Neuswanger: How to improve your real credit score
These days, we all have a credit score, and you can improve it if you have a low one. But did you know there may be a dozen versions of your credit score that could be 100 points or more different?
Credit scores have evolved into a consumer product, and there are many companies who will offer you a free look at your score. Unfortunately, most of these scores are what I call “cotton candy scores,” which means they might look cool, taste sweet but don’t have much value when it comes to applying for a real loan.
Companies that offer you a free look at your score are not doing it because they are a consumer charity. Once you have signed up for their services, companies such as Credit Karma start harvesting your data including following your social media accounts. They then market your data to companies that pay them for lists of people who might be looking for a new credit card or car loan. If you post on Facebook that you just totaled your car and luckily walked away, quite likely you might get a sudden influx of spam from lenders that make car loans.
In the meantime, the consumer gets a “credit score” that, for the most part, doesn’t mean a thing. Indeed one company’s evaluation that you have a comfortable 735 credit score might equate out to a not-so-good 625 with another scoring system.
As mortgage lenders need a non-biased scoring model, they rely on a company called Fair Isaac Company (known as FICO), who pioneered credit scoring. FICO has no ulterior motives and as such does not give away their work in the hopes of harvesting other types of information. Their methods are accepted as the gold standard of the industry and, as such, approved by Fannie Mae and Freddie Mac for use in determining eligibility for government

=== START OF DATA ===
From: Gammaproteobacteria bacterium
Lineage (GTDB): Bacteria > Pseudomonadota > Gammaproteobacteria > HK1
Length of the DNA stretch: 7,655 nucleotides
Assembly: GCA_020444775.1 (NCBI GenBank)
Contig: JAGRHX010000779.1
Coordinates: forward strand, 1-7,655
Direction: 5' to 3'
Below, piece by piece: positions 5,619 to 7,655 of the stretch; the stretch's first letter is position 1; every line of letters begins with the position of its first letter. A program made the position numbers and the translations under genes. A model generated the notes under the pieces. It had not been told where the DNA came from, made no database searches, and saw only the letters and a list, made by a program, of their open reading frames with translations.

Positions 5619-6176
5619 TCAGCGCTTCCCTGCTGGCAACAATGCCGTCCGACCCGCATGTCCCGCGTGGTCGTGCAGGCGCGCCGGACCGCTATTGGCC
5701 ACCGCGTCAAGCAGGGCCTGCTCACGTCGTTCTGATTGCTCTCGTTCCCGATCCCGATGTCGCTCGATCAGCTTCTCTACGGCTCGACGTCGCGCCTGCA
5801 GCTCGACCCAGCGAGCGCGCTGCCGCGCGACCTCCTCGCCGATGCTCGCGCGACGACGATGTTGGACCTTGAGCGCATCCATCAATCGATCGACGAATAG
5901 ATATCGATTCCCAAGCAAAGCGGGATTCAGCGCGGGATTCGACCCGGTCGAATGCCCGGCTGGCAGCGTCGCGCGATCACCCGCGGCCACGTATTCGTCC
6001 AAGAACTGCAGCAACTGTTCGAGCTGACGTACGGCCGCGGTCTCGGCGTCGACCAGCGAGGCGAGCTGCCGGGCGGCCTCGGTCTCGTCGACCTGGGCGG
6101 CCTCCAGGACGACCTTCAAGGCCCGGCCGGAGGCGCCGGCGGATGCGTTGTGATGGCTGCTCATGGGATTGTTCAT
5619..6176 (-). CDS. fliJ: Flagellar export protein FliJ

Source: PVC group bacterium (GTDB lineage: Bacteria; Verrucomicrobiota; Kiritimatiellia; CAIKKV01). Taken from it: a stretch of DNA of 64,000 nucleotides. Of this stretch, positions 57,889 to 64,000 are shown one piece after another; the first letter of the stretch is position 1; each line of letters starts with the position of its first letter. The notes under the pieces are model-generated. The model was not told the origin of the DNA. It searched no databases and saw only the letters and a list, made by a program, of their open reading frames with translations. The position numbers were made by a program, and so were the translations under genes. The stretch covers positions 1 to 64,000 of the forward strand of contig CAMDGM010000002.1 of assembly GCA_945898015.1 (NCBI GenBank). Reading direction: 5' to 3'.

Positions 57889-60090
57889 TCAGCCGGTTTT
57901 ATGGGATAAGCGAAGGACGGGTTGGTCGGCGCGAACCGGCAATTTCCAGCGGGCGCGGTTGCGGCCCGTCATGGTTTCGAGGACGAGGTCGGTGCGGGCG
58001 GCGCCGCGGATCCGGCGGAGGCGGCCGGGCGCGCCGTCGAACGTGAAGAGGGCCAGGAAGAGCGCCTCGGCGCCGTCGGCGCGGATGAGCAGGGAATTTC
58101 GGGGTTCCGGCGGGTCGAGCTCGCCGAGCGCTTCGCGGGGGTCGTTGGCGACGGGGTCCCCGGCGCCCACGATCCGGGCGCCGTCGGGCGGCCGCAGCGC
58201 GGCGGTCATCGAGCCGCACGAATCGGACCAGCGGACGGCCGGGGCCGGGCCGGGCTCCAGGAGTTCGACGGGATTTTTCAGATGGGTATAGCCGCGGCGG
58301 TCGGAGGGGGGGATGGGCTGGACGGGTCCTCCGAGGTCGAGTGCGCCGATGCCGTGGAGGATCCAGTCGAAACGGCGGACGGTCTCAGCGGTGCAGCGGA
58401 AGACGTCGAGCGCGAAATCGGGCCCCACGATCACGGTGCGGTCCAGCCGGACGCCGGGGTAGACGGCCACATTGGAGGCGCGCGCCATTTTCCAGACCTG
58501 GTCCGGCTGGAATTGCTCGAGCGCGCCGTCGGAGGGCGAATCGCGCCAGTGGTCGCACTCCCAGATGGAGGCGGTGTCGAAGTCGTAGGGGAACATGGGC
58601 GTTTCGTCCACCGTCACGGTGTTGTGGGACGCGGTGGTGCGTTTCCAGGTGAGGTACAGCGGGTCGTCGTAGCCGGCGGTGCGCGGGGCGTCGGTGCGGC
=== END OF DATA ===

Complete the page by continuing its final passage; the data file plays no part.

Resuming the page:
The fact is every credit profile is unique and the score is determined by a mix of factors. What may cause a 100-point improvement for one borrower (such as paying off every credit card) may make five points difference for the next guy. In some cases paying off certain types of accounts (or just paying them down to a certain point) will make a difference. In some cases paying off too many things can be negative to your score.
So what is a hopeful home buyer to do if he wants to get the best rate and chance for approval to do? The answer lies in using technology. Over the years there have been some computer geeks out there who have dedicated their lives it seems to cracking the secrets of how credit scores are calculated and they have shared their findings via software programs that will model what will happen to your credit score if you do certain things. Some work better than others, but there are programs that work really well.
We have a credit report simulator that we have found very reliable, and it has proven a very valuable tool to use to help our clients create a plan to increase their credit scores (or to understand they might just have to wait things out for a year).
This is not credit repair (which entails haranguing the credit bureaus to remove legitimate negative information), rather it is deciding what balances to pay down and how far, and what accounts might be closed or would best remain open, and should balances be consolidated onto one card.
Once a plan is made and the client carries out the recommendation there are two options. The first is to simply wait 30-60 days for the payments or changes to post and the score to adjust naturally. If time is of the essence to, for example, facilitate a purchase, we can assist the client by providing a rapid rescore capability where, with proper documentation, we can get the bureaus to update the accounts within three to four business days and
Chris Neuswanger is a mortgage loan originator with Macro Financial Group in Avon and may be reached at 970-748-0342. He welcomes mortgage related inquiries from local readers. His web site is http://www.mtnmortgageguy.com
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